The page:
Hanke-Henry Calendar Won’t Be Adopted

Collatz Conjecture A­nal­y­sis (But No Proof; Sorry)

Rock-Solid iOS App Stability

Microsoft’s Uncreative Character

Microsoft’s Alternate Reality Bubble

Microsoft’s Three Ruts

Society’s Fascination With Mass Murder

PlaysForSure and Wikipedia — Revisionism At Its Finest

Procrastination

Patent Reform?

How Many Licks

Microsoft’s Incredible Run

Voting Socialist

Darwin Saves

The Size of Things In the Universe

The Self-Fulfilling Prophecy That Wasn’t

Fun

Nobody Was In Love With Windows

Apples To Apples — How Anti-Apple Pundits Shoot Themselves In the Foot

No Holds Barred

Betting Against Hu­man­i­ty

Apple’s Premium Features Are Free

Why So Many Computer Guys Hate Apple

3D TV With No Glasses and No Parallax/Focus Issues

Waves With Particle-Like Properties

Gridlock Is Just Fine

Sex Is A Fantasy

Major Player

Why the iPad Wannabes Will Definitely Flop

Predators and Parasites

Prison Is For Lotto Losers

The False Dichotomy

Wait and See — Windows-vs-Mac Will Repeat Itself

Dishonesty For the Greater Good

Barr Part 2

Enough Information

Zune Is For Apple Haters

Good Open, Bad Open

Beach Bodies — Who’s Really Shallow?

Upgrade? Maybe Not

Eliminating the Im­pos­si­ble

Selfish Desires

Farewell, Pirate Cachet

The Two Risk-Takers

Number of Companies — the Idiocy That Never Dies

Holding On To the Solution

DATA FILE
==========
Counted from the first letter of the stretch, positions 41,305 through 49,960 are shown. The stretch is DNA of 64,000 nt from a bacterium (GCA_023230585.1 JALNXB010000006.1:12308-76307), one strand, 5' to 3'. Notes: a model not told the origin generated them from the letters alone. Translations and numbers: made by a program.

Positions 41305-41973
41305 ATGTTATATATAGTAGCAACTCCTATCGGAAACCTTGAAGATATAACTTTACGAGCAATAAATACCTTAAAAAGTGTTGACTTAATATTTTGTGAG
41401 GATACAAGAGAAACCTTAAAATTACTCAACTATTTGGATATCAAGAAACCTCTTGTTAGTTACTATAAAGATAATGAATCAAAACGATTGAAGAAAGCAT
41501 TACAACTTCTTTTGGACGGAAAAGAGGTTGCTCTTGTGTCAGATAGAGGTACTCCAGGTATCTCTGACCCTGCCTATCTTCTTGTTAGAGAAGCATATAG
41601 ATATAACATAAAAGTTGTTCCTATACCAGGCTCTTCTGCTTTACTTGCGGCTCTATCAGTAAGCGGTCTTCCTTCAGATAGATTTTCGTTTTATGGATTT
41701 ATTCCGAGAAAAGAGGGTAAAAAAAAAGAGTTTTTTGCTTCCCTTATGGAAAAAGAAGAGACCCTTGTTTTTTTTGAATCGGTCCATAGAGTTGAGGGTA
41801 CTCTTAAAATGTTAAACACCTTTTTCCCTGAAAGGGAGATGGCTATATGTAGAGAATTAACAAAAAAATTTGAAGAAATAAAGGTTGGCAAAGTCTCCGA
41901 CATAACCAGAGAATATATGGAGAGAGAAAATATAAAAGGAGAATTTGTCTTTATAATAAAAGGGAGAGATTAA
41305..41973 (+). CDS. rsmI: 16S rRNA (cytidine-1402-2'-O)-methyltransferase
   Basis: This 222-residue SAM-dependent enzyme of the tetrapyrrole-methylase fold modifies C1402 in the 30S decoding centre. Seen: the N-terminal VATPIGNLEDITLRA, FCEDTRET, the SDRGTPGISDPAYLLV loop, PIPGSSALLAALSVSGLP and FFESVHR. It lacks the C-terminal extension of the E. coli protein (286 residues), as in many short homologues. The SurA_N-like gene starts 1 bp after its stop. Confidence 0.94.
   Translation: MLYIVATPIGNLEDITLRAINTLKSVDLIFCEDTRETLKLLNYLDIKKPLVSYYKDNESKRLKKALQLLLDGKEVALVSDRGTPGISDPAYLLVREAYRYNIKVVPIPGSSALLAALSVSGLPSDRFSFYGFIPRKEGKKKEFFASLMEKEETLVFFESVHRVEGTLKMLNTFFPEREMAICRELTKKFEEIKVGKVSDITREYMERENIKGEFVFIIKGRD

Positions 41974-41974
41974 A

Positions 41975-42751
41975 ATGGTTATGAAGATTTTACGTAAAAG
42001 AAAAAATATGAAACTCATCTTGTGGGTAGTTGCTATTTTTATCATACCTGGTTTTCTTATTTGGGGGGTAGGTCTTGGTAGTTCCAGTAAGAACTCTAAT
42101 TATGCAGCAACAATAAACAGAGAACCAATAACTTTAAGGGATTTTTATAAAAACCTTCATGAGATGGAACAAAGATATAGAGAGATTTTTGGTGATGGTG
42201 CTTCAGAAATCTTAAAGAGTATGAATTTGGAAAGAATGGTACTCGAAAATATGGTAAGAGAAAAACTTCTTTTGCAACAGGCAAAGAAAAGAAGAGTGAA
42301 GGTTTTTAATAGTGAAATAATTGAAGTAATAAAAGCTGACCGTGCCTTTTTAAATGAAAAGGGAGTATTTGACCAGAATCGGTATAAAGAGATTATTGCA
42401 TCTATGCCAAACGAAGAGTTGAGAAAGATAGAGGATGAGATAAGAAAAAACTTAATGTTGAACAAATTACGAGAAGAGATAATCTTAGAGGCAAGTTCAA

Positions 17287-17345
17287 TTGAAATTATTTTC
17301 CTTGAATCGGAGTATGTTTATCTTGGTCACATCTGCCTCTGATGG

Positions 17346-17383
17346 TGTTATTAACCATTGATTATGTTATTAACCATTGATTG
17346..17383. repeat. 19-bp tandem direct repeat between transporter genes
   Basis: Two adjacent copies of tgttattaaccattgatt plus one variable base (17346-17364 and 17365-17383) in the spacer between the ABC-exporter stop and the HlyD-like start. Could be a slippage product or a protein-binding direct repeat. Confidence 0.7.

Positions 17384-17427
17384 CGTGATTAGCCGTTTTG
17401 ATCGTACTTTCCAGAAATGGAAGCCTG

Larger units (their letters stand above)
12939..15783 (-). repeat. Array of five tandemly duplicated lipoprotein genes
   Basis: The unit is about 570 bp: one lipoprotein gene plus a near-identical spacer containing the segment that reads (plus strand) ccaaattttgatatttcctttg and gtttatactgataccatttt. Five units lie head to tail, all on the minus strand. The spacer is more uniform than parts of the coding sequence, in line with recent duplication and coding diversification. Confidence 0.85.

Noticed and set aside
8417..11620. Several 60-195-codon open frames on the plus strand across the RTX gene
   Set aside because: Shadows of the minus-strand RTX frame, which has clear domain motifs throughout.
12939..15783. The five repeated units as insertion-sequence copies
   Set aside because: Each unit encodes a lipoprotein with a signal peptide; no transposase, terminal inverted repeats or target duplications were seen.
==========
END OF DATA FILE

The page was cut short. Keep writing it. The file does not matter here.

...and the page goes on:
Apple Religion

Long-Term Planning

What You Have To Give Up

The End of Elitism

Good and Evil

Life

How Religion Distorts Science

Laziness and Creativity

Sideloading and the Supersized-Mastodon-In-the-Room That Snell Doesn’t See

Long-Term Self-De­lu­sion

App Store Success Won’t Translate To Books, Movies, and Shows

Silly iPad Spoilsports

I Disagree

Five Rational Coun­ter­ar­gu­ments

Majority Report

Simply Unjust

Zooman Science

Reaganomics — Like A Diet — Works

Free R&D?

Apple’s On the Right Track

Mountains of Evidence

What We Do

Hope Conquers All

Humans Are Special — Just Not That Special

Life = Survival of the Fittest

Excuse Me, We’re Going To Build On Your Property

No Trademark iWorries

Knowing

Twisted Excuses

The Fall of Google

Real Painters

The Meaning of Kicking Ass

How To Really Stop Casual Movie Disc Ripping

The Solitary Path of the High-Talent Pro­gram­mer

Fixing, Not Preaching

Why Blackmail Is Still Illegal

Designers Cannot Do Anything Imaginable

Wise Dr. Drew

Rats In A Too-Small Cage

Coming To Reason

Everything Isn’t Moving To the Web

Pragmatics, Not Rights

Grey Zone

Methodologically Dogmatic

The Purpose of Lan­guage

The Punishment Defines the Crime

Two Many Cooks

Pragmatism

One Last Splurge

Making Money

What Heaven and Hell Are Really About

America — The Last Suburb

Hoarding

What the Cloud Isn’t For

Diminishing Returns

What You’re Seeing

What My Life Needs To Be

Taking An Early Re­tire­ment

Office Buildings

A, B, C, D, Pointless Relativity

Stephen Meyer and Michael Medved — Where Is ID Going?

If You Didn’t Vote — Complain Away

iPhone Party-Poopers Redux

What Free Will Is Really About

Spectacularly Well

Pointless Wrappers

PTED — The P Is Silent

Out of Sync

Stupid Stickers

Security Through Nor­mal­cy

The Case For Corporate Bonuses

Movie Copyrights Are Forever

Permitted By Whom?

Quantum Cognition and Other Hogwash

The Problem With Message Theory

Bell’s Boring Inequality and the Insanity of the Gaps

Paying the Rent At the 6 Park Avenue A­part­ments

Primary + Reviewer — An Alternative IT Plan For Corporations

Yes Yes Yes

Feelings

Hey Hey Whine Whine

Microsoft About Microsoft Visual Microsoft Studio Microsoft

Hidden Purple Tiger

Forest Fair Mall and the Second Lamborghini

Intelligent Design — The Straight Dope

Maxwell’s Demon — Three Real-World Ex­am­ples

Zealots

Entitlement BS

Agenderle

Mutations

Einstein’s Error — The Confusion of Laws With Their Effects

The Museum Is the Art

Polly Sooth the Air Rage